Truth tables are a way of analyzing how the validity of statements (called propositions) behave when you use a logical or, or a logical and to combine them. Propositions are either completely true or completely false, so any truth table will want to show both of these possibilities for all the statements made.
For all these examples, we will let p and q be propositions. They could be statements like I am 25 years old or it is currently warmer than 70°. Any statements that are either true or false.
Negation not p
Negation is the statement not p, denoted \(\neg p\), and so it would have the opposite truth value of p. If p is true, then \(\neg p\) if false. If p is false, then \(\neg p\) is true. Notice that the truth table shows all of these possibilities.
Consider the statement p and q, denoted \(p \wedge q\). To analyze this, we first have to think of all the combinations of truth values for both statements and then decide how those combinations influence the and statement. In words:
The order of the rows doesnt matter as long as we are systematic in a way so that we do not miss any possible combinations of truth values for the two original statements p, q.
You may not realize it, but there are two types of ors. There is the inclusive or where we allow for the fact that both statements might be true, and there is the exclusive or, where we are strict that only one statement or the other is true. In math, the or that we work with is the inclusive or, denoted \(p \vee q\). When we want to work with the exclusive or, we are specific and use different notation (you can read about this here: the exclusive or). This shows in the first row of the truth table, which we will now analyze:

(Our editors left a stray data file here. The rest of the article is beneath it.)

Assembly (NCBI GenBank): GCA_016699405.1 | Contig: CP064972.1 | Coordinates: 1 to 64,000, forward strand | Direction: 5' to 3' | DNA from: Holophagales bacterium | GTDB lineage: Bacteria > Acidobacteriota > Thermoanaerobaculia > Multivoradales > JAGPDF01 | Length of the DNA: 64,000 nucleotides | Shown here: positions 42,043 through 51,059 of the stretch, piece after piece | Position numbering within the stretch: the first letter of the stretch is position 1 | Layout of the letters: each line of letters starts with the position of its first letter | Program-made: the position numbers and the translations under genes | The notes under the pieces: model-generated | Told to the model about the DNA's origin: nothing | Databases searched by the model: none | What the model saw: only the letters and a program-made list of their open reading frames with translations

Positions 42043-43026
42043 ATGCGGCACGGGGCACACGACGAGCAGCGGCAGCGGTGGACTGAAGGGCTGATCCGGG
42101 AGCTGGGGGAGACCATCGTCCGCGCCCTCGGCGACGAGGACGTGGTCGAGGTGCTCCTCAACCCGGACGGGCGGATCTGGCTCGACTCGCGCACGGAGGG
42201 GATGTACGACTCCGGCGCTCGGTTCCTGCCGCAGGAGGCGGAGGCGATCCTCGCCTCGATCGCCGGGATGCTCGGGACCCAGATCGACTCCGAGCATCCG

To keep track of how these ideas work, you can remember the following:
Understanding these truth tables will allow us to later analyze complex compound compositions consisting of and, or, not, and perhaps even a conditional statement, so make sure you have these basics down!
Continue reviewing discrete math topics
Next: Truth tables for the conditional and biconditional (implies, and iff)
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